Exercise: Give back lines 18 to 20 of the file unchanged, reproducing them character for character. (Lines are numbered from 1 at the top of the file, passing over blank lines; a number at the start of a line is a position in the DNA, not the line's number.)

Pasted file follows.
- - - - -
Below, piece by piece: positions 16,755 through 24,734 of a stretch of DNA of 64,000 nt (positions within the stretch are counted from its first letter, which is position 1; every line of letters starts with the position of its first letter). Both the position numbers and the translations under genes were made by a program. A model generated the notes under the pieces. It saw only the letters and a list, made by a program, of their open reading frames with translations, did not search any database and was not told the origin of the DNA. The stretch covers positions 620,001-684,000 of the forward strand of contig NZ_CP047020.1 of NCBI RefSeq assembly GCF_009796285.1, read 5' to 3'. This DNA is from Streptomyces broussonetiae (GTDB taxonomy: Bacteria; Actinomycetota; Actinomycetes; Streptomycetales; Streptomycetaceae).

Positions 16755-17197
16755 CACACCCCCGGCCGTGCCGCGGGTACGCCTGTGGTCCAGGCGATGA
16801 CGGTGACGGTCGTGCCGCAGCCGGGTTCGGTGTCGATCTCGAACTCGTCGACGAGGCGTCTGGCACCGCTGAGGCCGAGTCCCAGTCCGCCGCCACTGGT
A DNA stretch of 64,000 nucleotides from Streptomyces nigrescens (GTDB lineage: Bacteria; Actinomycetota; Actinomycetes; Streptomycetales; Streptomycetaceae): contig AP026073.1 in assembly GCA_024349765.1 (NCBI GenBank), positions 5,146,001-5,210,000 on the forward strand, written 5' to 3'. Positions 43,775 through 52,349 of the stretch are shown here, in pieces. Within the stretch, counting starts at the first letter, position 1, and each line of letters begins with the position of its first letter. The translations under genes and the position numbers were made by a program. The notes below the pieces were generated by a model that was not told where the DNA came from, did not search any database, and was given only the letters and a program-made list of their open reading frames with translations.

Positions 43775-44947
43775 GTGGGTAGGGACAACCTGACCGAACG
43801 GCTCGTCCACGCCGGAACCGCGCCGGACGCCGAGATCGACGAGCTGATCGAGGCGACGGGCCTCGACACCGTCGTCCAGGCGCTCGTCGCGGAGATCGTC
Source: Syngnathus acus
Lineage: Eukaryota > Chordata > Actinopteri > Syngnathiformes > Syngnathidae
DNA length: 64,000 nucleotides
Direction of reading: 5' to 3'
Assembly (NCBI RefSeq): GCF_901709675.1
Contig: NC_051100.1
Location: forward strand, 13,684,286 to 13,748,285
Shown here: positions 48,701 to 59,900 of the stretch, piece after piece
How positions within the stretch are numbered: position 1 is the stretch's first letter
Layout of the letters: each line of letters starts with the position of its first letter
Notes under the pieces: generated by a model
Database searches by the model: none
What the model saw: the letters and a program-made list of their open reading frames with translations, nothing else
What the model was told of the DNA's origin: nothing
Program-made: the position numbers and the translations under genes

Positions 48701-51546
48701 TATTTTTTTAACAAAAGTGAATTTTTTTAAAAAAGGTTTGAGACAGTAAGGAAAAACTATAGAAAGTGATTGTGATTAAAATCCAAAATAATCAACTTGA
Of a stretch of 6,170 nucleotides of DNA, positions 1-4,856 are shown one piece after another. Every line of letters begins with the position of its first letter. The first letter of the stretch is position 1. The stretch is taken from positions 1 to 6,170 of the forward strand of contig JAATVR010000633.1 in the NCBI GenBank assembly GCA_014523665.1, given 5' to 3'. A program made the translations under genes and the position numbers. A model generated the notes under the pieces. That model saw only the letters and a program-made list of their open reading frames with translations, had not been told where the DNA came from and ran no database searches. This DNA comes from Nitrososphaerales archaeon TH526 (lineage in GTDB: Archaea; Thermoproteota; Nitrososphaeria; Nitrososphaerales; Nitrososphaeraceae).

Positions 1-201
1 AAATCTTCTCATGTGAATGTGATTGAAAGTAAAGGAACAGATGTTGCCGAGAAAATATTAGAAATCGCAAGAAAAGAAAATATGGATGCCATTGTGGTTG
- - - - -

Layout of the letters: each line of letters starts with the position of its first letter
Notes under the pieces: generated by a model
Database searches by the model: none